Stage 3 Squamous Cell Carcinoma

Stage 3 Squamous Cell Carcinoma

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    Stage 3 squamous cell carcinoma affects men and women in pretty much the same ways. The only difference between its effects on men and women is that males are more likely than females to develop any stage of squamous cell carcinoma, including stage 3. However, because this is a relatively common type of cancer for both sexes, it's important that everyone take precautions to protect their skin from the sun and to check their skin frequently for any symptoms of squamous cell carcinoma.

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    Sun exposure is one of the most significant risk factors for stage 3 squamous cell carcinoma. Sun exposure, especially over many years, greatly increases the amount of ultraviolet (UV) radiation your skin gets. It's thought that those UV rays are what may damage DNA and initially cause stage 3 squamous cell carcinoma. Because of this risk, it's a good idea to avoid excessive sun exposure and to protect your skin with sunscreen and protective clothing.

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    Squamous cell carcinoma at any stage, including stage 3, very rarely affects children. The average age when people are first diagnosed with the condition is 66 years old. In general, younger people are starting to be affected by squamous cell carcinoma much more frequently. However, it's still very rare for children to develop this condition because it's often caused by a lifetime of exposure to ultraviolet radiation.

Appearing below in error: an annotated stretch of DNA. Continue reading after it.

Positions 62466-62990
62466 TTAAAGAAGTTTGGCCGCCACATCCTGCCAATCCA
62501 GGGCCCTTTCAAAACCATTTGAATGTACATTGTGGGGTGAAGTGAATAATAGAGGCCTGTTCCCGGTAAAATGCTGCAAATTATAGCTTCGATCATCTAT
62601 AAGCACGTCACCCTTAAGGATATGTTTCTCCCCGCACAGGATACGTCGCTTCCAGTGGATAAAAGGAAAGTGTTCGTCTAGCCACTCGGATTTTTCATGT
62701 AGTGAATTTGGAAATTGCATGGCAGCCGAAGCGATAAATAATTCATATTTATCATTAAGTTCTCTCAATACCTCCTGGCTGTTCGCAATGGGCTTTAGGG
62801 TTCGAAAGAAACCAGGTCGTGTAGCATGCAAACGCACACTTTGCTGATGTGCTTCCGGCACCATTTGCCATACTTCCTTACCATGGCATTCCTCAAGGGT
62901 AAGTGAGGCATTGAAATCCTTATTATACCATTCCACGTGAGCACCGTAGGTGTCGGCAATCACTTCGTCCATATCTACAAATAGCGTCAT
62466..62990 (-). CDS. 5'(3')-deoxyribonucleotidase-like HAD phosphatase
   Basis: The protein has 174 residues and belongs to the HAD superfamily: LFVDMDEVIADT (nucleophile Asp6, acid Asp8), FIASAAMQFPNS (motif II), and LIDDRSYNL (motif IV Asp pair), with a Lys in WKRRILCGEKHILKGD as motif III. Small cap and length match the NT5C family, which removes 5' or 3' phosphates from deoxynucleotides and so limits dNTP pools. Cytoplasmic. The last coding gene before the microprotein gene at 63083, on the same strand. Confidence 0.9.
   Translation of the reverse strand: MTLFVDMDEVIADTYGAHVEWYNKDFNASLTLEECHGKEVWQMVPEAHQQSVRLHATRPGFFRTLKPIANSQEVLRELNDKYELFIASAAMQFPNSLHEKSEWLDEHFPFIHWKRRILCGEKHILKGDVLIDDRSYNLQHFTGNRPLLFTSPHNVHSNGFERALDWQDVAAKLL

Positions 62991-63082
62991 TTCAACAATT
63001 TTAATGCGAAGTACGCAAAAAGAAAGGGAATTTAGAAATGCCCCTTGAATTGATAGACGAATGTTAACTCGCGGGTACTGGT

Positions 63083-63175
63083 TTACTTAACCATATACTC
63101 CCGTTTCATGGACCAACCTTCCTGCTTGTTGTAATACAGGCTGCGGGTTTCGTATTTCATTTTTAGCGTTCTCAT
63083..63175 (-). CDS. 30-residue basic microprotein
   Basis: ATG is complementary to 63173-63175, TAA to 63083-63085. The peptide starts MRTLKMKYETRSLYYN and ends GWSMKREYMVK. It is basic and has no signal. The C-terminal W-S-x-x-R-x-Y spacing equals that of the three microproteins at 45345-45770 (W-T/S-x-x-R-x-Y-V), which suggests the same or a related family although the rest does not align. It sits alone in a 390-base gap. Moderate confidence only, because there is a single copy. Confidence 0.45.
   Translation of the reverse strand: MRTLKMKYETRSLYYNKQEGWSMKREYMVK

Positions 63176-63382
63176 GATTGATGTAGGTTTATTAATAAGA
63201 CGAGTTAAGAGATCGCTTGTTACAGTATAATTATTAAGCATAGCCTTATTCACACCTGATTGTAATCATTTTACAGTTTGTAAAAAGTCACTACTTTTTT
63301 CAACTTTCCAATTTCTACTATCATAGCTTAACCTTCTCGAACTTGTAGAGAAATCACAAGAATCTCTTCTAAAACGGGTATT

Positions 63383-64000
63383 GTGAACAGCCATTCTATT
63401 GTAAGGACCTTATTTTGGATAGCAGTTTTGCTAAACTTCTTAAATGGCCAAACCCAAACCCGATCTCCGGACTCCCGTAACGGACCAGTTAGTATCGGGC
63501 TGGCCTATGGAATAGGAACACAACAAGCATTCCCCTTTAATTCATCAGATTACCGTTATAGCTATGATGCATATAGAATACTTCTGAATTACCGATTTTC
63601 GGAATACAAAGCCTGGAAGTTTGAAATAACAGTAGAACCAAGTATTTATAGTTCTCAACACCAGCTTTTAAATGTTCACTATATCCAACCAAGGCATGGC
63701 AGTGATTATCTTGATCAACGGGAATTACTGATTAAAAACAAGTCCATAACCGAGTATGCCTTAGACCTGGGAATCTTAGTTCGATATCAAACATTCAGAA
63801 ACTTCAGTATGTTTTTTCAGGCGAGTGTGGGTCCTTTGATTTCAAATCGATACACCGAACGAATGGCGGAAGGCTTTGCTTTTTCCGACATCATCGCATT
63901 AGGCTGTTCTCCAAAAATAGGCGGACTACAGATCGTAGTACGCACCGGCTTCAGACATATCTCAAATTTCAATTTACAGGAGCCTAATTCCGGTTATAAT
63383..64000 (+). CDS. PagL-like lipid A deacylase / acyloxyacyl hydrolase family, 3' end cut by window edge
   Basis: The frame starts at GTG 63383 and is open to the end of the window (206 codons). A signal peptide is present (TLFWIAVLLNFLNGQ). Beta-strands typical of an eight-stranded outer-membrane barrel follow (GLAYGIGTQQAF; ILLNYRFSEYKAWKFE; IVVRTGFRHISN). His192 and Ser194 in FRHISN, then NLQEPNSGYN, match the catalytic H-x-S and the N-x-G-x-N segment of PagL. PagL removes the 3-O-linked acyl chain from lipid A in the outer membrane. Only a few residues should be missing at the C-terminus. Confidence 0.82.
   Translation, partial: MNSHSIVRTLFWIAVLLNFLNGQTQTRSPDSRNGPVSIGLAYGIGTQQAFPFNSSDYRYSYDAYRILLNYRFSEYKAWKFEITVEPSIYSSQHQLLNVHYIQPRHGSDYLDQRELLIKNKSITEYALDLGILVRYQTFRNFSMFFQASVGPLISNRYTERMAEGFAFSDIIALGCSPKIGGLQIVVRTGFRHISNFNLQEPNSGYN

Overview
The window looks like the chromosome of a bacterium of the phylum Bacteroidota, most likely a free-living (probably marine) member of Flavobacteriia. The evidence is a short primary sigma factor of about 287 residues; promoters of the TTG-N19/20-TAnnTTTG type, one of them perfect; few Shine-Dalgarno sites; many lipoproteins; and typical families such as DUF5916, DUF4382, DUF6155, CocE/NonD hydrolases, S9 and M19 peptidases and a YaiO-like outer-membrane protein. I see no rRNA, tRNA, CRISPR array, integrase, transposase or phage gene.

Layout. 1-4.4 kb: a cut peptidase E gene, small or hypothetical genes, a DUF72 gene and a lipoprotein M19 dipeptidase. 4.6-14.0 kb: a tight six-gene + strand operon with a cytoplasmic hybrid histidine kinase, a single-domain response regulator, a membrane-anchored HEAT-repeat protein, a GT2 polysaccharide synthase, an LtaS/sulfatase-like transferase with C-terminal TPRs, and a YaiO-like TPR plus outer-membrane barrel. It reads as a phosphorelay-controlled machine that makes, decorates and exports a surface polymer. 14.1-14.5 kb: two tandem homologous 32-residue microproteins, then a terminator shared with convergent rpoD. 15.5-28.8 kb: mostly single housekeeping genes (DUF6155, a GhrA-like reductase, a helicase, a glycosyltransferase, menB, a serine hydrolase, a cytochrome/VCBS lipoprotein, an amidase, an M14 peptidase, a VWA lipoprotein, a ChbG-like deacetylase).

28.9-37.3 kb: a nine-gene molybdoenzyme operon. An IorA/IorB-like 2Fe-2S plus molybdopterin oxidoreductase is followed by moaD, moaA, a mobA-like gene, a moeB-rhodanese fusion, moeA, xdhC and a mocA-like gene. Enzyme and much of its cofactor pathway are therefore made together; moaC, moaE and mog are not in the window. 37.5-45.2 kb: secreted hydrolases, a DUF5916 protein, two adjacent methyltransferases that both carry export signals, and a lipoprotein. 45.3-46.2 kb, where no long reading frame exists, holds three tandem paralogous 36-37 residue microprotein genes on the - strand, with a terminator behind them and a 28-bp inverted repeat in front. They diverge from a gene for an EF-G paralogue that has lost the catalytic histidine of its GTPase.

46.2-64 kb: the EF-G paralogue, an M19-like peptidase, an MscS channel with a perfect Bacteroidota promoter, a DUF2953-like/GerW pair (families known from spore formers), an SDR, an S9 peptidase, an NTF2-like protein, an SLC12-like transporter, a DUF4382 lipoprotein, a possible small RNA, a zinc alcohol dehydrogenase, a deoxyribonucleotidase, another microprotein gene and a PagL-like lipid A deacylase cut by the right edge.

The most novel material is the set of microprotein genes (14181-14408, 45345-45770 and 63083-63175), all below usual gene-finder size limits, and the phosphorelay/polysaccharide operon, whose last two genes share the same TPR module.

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    Stage 3 squamous cell carcinoma may impair your body's ability to fight other illnesses directly or indirectly. Your lymph nodes are an important part of the immune system, so if stage 3 squamous cell carcinoma has spread to the lymph nodes, it may affect your body's response to illness. Some risk factors for squamous cell carcinoma, including certain rare genetic disorders and anything that causes a compromised immune system, may harm your ability to fight illness. In addition, treatment for stage 3 squamous cell carcinoma, especially surgery and radiation, may also cause illnesses to have a more severe effect.

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    Unfortunately, there's no guaranteed cure for stage 3 squamous cell carcinoma. Treatments for the disease can be effective if they're started as soon as possible. Some of the most effective treatment options may include surgical removal of the tumor (including Mohs surgery) and other therapies like radiation or chemotherapy. Talk to your doctor to determine the most effective treatment options for you.

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    Stage 3 squamous cell carcinoma is more serious than earlier stages of the cancer because it's started to spread. At this fourth stage, squamous cell carcinoma has moved past the skin and into nearby bone and lymph nodes. If it's left untreated, the cancer will continue to spread throughout the body, making it difficult to treat. The earlier it's found and treated, the better the chances for recovery, so talk to your doctor as soon as you notice any symptoms of stage 3 squamous cell carcinoma.